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Kashmir: Are We Right?



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[Topics under debate]: GOOD GOVERNANCE
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Kashmir: Are We Right?

I cannot help but thinking that if Kashmir were to become an independent

state some day, and if some students in an independent Kashmir were
studying
history some years after the independence, would they be looking on
those
whom we now classify as terrorists, with the same reverence as an Indian

student holds Bhagat Singh or a South African student holds Nelson
Mandela
or a Vietnamese student holds Ho Chi Minh. Surely their causes are
similar,
their methods the same and the strength of their convictions comparable.
And
would the same thoughts be running in their minds regarding the Indian
soldiers as that which runs through that of an Indian student about the
British soldiers when he reads of JallianWala Bagh?

Can we justify ourselves for our actions in Kashmir? Or will history put
us
in the category of despots ruling over a subjugated people? Surely, as
long
as we refuse to hold a plebiscite we are by any standard imposing our
will
on the Kashmiri people. We cannot escape this simple fact. But the
question
does not end there. Is our act of denying the right to self
determination to
the people  of Kashmir justifiable? If so on what grounds?

The ground cannot be that of a benevolent despot ruling over a nation.
Neither can India claim that we have been benevolent to the people of
Kashmir for we have always taken away the rights that we promised them
when
they joined us nor can we put forward anything substantial to show that
Indian rule has been beneficial to the people of Kashmir. We cannot
justify
the occupation of Kashmir on the grounds that it is an integral part of
India and any question on Kashmir threatens the sovereignity of India,
for
if that was the case then India was an integral part of the British
Empire
and the justification for Indian independence is lost. We cannot justify
it
on the grounds of sovereignty, for sovereignty is not divinely ordained,
it
is conferred on the governing by the governed.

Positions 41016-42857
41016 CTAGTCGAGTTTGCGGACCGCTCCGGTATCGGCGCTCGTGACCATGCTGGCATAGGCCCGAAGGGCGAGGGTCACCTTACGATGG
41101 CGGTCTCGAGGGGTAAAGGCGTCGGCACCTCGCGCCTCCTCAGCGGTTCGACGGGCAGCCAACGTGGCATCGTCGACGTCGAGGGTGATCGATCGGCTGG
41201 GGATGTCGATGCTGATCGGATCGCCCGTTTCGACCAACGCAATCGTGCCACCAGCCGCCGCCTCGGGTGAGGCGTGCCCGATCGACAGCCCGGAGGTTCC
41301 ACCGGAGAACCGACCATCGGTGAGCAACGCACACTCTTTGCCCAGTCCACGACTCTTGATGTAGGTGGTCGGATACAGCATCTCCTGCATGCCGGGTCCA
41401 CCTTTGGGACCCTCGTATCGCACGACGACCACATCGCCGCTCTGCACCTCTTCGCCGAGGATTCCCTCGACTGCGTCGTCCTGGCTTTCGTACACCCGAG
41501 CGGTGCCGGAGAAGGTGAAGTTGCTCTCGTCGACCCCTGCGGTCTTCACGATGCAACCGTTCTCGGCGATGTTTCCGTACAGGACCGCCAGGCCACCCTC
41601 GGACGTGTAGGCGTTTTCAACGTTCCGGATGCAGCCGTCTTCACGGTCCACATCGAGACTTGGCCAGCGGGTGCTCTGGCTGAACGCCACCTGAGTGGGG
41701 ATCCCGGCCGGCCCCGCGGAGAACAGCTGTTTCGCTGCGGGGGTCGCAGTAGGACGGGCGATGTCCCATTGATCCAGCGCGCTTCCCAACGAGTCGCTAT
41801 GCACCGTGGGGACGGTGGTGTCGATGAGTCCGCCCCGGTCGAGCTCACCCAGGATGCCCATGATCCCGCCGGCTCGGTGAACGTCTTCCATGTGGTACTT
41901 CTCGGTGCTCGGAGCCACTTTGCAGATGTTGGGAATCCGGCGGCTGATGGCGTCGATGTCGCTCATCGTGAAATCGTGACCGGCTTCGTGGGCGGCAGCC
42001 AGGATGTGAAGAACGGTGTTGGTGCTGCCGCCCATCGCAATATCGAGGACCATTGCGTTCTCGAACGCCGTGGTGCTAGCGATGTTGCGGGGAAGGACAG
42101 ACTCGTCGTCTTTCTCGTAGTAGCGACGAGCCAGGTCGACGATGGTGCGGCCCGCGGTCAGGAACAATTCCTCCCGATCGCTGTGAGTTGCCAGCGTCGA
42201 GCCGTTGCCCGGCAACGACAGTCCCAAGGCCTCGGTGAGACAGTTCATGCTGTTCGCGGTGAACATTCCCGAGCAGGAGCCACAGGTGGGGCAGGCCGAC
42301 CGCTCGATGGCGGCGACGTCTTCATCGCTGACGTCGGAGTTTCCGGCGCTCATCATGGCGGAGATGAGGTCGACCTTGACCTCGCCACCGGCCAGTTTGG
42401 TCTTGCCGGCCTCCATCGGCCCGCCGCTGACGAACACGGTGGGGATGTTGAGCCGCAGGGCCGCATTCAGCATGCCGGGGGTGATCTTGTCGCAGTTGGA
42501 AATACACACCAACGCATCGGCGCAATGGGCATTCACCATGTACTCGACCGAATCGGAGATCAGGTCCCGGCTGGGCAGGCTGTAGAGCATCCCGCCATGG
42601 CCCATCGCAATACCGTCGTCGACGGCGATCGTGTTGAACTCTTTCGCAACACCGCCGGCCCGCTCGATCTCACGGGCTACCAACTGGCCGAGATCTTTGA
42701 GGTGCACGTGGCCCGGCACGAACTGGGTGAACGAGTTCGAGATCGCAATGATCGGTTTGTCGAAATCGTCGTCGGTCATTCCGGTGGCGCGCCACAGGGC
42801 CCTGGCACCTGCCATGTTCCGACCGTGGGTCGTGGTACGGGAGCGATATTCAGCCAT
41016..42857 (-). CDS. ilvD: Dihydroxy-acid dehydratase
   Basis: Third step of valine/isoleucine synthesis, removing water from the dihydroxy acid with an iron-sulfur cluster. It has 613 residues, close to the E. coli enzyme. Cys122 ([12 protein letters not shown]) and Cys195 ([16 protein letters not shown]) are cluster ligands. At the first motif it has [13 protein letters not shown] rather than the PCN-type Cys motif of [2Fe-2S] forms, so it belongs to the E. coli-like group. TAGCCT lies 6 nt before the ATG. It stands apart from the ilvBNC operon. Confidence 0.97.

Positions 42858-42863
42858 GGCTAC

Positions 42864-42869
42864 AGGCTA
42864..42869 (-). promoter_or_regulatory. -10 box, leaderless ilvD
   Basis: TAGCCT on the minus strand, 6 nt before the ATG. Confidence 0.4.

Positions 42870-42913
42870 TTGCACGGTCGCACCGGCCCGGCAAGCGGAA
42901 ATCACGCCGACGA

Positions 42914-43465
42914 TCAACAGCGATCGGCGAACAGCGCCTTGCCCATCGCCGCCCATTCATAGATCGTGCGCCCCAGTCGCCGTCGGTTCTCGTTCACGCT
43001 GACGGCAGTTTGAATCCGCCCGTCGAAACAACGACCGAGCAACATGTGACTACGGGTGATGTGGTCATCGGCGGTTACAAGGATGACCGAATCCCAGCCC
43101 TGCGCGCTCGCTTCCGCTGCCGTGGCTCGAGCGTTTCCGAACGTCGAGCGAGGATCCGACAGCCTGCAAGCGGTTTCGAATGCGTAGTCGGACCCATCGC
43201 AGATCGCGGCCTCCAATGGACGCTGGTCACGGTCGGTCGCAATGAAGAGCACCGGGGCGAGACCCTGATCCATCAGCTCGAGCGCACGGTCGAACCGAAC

Is the Indian occupation of Kashmir then unjustified? I think not. It is

justified on a simple ground. On the ground that Kashmir remaining a
part of
India is a necessary condition for the welfare of the vast majority of
Indians. How is it so? It is so because the separation of Kashmir from
India
will be the first step towards the crumbling of India, separation into a

large number of warring states competing for scarce resources with no
central authority to guide them and innumerable disputes facing them.
The
separation of Kashmir will cause a domino effect with Assam, Punjab,
Sikkim,
Nagaland all separating from India, for the reason that applies to
Kashmir
applies to these states to a high measure. Regionalism will then give
the
final push towards the creation of an Asian Balkans.

The larger question then is the existence of State of India justified in
the
face of opposition from some of its constituting members. I think it is.
It
is justified because on an average, the State of India can provide
higher
standard of living to its subjects than what a conglomeration of small
states could provide. It maybe possible that an industrialised state
like
Maharashtra maybe able to provide better quality of life to its citizens

than what the people of Maharashtra are getting under Indian rule. It
may be
possible that an agriculturally prosperous state like Punjab maybe able
to
provide better quality of life to its citizens.  But taken in totality
the
welfare of those who are the citizens of India right now will fall if
India
splits into a number of states. The justification of the existence of
the
State of India is that in totality in can provide a "larger amount" of
welfare to its citizens than the "sum of  welfare" provided by a
conglomeration of independent states.

On that alone is the existence of India justified. On that alone is the
denial of the right to self determination to any state in India
justified.
On that alone is the occupation of Kashmir justified.


Unni



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